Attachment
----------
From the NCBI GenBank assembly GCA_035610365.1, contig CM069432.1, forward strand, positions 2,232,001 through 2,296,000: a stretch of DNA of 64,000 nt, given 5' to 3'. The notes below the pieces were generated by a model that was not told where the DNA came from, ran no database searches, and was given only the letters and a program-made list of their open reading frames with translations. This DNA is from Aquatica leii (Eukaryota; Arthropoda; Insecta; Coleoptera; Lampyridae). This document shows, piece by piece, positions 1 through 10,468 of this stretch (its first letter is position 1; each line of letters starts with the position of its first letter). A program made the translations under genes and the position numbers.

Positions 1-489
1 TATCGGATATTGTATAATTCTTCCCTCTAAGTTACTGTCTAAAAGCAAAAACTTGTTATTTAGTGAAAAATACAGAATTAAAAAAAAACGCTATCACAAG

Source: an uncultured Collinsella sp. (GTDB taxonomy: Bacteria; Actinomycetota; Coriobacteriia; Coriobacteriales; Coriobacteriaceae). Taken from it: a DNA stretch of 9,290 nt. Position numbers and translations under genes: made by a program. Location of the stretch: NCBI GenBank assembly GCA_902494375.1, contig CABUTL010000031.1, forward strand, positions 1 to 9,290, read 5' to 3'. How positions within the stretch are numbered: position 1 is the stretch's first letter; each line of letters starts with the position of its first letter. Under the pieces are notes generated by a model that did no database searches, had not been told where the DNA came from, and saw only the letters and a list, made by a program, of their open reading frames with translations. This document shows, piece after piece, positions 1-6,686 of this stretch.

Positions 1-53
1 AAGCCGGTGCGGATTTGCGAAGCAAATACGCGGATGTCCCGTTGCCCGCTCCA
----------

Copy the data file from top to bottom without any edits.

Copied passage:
From the NCBI GenBank assembly GCA_035610365.1, contig CM069432.1, forward strand, positions 2,232,001 through 2,296,000: a stretch of DNA of 64,000 nt, given 5' to 3'. The notes below the pieces were generated by a model that was not told where the DNA came from, ran no database searches, and was given only the letters and a program-made list of their open reading frames with translations. This DNA is from Aquatica leii (Eukaryota; Arthropoda; Insecta; Coleoptera; Lampyridae). This document shows, piece by piece, positions 1 through 10,468 of this stretch (its first letter is position 1; each line of letters starts with the position of its first letter). A program made the translations under genes and the position numbers.

Positions 1-489
1 TATCGGATATTGTATAATTCTTCCCTCTAAGTTACTGTCTAAAAGCAAAAACTTGTTATTTAGTGAAAAATACAGAATTAAAAAAAAACGCTATCACAAG

Source: an uncultured Collinsella sp. (GTDB taxonomy: Bacteria; Actinomycetota; Coriobacteriia; Coriobacteriales; Coriobacteriaceae). Taken from it: a DNA stretch of 9,290 nt. Position numbers and translations under genes: made by a program. Location of the stretch: NCBI GenBank assembly GCA_902494375.1, contig CABUTL010000031.1, forward strand, positions 1 to 9,290, read 5' to 3'. How positions within the stretch are numbered: position 1 is the stretch's first letter; each line of letters starts with the position of its first letter. Under the pieces are notes generated by a model that did no database searches, had not been told where the DNA came from, and saw only the letters and a list, made by a program, of their open reading frames with translations. This document shows, piece after piece, positions 1-6,686 of this stretch.

Positions 1-53
1 AAGCCGGTGCGGATTTGCGAAGCAAATACGCGGATGTCCCGTTGCCCGCTCCA